The Nets have had an up-and-down first month of the 2022/23 season and are in the midst of another downturn right now, having given up 153 points to the Kings in a blowout loss on Tuesday.
Still, Kevin Durant tells Chris Haynes of Bleacher Report that he likes the energy new head coach Jacque Vaughn has brought to the team. According to Durant, the Nets have been “preparing ourselves well” for games, “playing as hard as we can,” and are starting to build real chemistry.
In Durant’s view, the way the Nets are readying themselves for games under Vaughn is how the team should have been approaching its preparation last season. That was the primary reason the star forward requested a trade in the summer, he told Haynes.
“It wasn’t difficult at all to request a trade because it was about ball,” Durant said. “I went to them and was like, ‘Yo, I don’t like how we are preparing. I don’t like shootarounds. I like practices. I need more. I want to work on more s–t. Hold me accountable. Get on my ass in film if that’s going to help you get on everybody else’s head. I want to do more closeouts. I want to work on more shell drills at practice.’
“This was the type of s–t I was coming at them with. It wasn’t like, ‘Yo, y’all need to make sure everybody around me can make my life easier.’ Hell nah, I want to make everybody else’s life easier. Ask Steve Nash, you can go call him right now. I would say, ‘Yo, I need more closeout drills. We need to practice more.’ That’s what I was on.
“I wasn’t feeling that, and nobody was on that same vibe with me. Jacque Vaughn is. I had some complaints in the summer, and my complaints were not about just me; it was about how we are moving as a unit. I want us to be respected out here in the basketball world. I don’t want players to look at us and say, ‘Oh man, these (expletive) are full of s–t. That’s not the type of team I want to be on.’ So when we’re all playing like s–t, you know the one person they’re going to look at. That’s why I requested a trade.”
Durant opened up to both Haynes and Marc J. Spears of Andscape on Tuesday about a number of topics beyond his offseason trade request. Both interviews are worth checking out in full, but here are some of the highlights from the former MVP:
On the Nets’ lineup with Kyrie Irving unavailable and Ben Simmons struggling to regain his old form:
“Look at our starting lineup. Edmond Sumner, Royce O’Neale, Joe Harris, (Nic) Claxton and me. It’s not disrespect, but what are you expecting from that group? You expect us to win because I’m out there. So if you’re watching from that lens, you’re expecting us to play well because No. 7 is out there.”
On the perception that he’s not a true leader:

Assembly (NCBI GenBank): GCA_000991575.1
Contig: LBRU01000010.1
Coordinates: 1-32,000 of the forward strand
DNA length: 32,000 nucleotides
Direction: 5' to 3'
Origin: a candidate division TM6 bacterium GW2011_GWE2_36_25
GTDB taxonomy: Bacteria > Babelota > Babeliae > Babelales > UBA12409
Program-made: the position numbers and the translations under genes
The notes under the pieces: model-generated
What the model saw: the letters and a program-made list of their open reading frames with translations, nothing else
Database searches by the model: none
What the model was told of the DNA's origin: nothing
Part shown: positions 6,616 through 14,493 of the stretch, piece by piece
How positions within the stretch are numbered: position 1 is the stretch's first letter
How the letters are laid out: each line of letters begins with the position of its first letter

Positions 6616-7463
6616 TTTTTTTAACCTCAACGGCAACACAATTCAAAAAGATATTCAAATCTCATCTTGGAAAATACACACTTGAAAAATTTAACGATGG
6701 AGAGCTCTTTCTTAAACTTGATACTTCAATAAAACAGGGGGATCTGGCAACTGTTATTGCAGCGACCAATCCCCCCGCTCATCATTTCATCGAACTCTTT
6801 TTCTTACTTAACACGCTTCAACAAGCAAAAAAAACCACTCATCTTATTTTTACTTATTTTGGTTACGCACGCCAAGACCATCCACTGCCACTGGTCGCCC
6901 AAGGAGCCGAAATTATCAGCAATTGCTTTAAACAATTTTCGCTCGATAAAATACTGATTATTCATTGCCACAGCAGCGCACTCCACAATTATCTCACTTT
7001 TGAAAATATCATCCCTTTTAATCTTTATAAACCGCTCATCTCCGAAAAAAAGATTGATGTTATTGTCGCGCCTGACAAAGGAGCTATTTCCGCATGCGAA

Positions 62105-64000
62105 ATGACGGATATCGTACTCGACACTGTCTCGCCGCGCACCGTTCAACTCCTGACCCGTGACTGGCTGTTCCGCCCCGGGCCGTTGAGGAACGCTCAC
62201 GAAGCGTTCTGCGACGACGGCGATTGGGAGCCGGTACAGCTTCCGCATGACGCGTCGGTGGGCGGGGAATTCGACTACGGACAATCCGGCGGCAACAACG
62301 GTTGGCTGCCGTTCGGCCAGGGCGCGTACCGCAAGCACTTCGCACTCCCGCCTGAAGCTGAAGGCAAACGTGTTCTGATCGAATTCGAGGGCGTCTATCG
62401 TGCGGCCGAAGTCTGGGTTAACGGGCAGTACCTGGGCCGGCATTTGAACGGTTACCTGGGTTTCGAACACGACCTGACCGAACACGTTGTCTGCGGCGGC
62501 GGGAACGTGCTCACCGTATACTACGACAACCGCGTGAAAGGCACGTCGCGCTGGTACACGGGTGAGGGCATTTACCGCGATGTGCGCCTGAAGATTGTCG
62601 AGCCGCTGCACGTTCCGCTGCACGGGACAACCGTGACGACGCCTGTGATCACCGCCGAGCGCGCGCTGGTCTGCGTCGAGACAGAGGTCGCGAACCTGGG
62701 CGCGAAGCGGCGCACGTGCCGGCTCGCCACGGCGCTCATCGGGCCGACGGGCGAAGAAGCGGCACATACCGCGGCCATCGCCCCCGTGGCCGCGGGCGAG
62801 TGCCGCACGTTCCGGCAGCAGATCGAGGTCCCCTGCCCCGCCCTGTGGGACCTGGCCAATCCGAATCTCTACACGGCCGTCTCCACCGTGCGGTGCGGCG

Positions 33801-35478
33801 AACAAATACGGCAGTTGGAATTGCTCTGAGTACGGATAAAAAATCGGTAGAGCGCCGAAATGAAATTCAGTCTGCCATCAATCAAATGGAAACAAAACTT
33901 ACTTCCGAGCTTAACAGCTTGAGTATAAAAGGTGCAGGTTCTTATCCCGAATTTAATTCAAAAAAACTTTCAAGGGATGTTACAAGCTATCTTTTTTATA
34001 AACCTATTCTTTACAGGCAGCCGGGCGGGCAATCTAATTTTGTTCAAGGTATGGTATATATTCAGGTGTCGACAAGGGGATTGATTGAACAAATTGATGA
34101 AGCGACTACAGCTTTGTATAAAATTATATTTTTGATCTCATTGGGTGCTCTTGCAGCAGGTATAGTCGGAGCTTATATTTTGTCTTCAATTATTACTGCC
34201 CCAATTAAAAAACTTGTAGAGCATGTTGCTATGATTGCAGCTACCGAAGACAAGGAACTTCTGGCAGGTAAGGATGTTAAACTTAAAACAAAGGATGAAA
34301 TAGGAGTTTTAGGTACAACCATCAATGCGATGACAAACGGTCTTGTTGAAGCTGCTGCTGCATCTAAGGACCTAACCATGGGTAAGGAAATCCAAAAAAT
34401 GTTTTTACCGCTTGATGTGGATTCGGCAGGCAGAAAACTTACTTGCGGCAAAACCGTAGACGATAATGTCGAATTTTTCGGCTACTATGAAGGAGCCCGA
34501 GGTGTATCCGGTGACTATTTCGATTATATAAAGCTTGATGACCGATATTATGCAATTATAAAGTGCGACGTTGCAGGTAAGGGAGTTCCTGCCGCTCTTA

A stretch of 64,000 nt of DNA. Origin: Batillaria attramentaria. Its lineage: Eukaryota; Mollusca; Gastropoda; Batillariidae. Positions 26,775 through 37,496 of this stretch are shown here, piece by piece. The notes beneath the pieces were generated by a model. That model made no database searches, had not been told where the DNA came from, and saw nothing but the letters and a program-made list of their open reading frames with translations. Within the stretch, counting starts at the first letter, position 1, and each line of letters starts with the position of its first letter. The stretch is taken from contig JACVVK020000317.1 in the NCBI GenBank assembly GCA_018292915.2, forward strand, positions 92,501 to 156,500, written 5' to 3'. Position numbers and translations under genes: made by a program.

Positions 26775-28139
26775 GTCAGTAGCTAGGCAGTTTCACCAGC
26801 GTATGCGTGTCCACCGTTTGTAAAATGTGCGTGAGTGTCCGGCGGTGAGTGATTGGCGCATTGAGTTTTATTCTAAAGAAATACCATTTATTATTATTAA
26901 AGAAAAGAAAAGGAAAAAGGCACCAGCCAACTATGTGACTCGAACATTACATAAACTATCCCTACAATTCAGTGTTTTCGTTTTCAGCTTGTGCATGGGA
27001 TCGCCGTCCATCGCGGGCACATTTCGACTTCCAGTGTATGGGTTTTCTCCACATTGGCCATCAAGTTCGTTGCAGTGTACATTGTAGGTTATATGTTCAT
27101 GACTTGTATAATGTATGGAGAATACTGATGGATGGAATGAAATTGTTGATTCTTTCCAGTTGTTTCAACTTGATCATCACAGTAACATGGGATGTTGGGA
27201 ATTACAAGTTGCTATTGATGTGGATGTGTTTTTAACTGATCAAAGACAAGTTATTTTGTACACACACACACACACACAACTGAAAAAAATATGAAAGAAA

“I’m not a leader? What the f–k does that mean? A lot of people say I’m not a leader because I didn’t tell Kyrie to get vaccinated. Come on. Or I didn’t condemn Kyrie for leaving the team, going out and living his life. I’m not about to tell a grown-ass man what he can and can’t do with his own life and dissect his views or how he thinks about s–t.
“… I don’t need to show or tell everybody what I’m doing with my teammates so y’all can pump me up and say, ‘Yeah, KD, you’re the boss, you’re the leader.’ These other (expletives) need that. I don’t. I don’t come to you and say, ‘Haynes, write this story about me.’ I don’t do that to nobody. But I come here and respect y’all. I talk to y’all like a real one, even after a blowout (loss).”
On whether he’s happy in Brooklyn:
“I’m incredible. Loving life right now. I don’t think the world understands that. Maybe I need to get miked up more. Maybe I need to have more fluff pieces written about me. Smile more in pictures.
“What’s not to love about this life? I’m a great player. I get up to go hoop every day, work on my game. I make a s–t ton of money. I buy a lot of cool s–t. I don’t understand why there’s even a question on whether I’m happy or not. I just look at the big picture of things. Obviously, basketball, I want to do well, win every game and I want s–t to be perfect. But that doesn’t mean my whole life is f—ed up.”
On his legacy as a player:
“All that extra s–t like, ‘You got to win before you retire and make sure your legacy is straight,’ that’s bulls–t to me. My legacy is predicated on what Cam Thomas is learning from me and what he’ll take away to help him by the time he’s in his 10th year. That’s my legacy. What I did with Andre Roberson, the confidence I helped him build when he was in the league. That’s my legacy. Being able to play with Russell Westbrook, Steph Curry and Kyrie and still be me. Yeah, that’s my legacy. That’s who I am. That’s what I bring to the game.
“I can play with anybody, anywhere, at any time, and you know I’m going bring it every day. That should be my legacy.”